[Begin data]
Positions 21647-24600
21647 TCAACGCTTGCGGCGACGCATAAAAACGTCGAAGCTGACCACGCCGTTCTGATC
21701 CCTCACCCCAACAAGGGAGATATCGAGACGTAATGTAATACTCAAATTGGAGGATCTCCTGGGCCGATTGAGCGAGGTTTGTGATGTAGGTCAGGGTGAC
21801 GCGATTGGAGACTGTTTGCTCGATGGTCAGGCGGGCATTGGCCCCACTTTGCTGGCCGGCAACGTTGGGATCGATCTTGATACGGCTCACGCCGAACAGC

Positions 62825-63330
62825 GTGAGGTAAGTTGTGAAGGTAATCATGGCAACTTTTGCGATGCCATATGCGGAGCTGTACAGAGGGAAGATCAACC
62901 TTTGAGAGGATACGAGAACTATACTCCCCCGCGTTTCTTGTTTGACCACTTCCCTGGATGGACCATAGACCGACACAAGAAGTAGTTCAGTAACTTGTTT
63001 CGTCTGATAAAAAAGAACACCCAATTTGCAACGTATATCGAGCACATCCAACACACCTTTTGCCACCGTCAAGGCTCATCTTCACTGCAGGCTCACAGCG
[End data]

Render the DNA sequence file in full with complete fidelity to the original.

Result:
Positions 21647-24600
21647 TCAACGCTTGCGGCGACGCATAAAAACGTCGAAGCTGACCACGCCGTTCTGATC
21701 CCTCACCCCAACAAGGGAGATATCGAGACGTAATGTAATACTCAAATTGGAGGATCTCCTGGGCCGATTGAGCGAGGTTTGTGATGTAGGTCAGGGTGAC
21801 GCGATTGGAGACTGTTTGCTCGATGGTCAGGCGGGCATTGGCCCCACTTTGCTGGCCGGCAACGTTGGGATCGATCTTGATACGGCTCACGCCGAACAGC

Positions 62825-63330
62825 GTGAGGTAAGTTGTGAAGGTAATCATGGCAACTTTTGCGATGCCATATGCGGAGCTGTACAGAGGGAAGATCAACC
62901 TTTGAGAGGATACGAGAACTATACTCCCCCGCGTTTCTTGTTTGACCACTTCCCTGGATGGACCATAGACCGACACAAGAAGTAGTTCAGTAACTTGTTT
63001 CGTCTGATAAAAAAGAACACCCAATTTGCAACGTATATCGAGCACATCCAACACACCTTTTGCCACCGTCAAGGCTCATCTTCACTGCAGGCTCACAGCG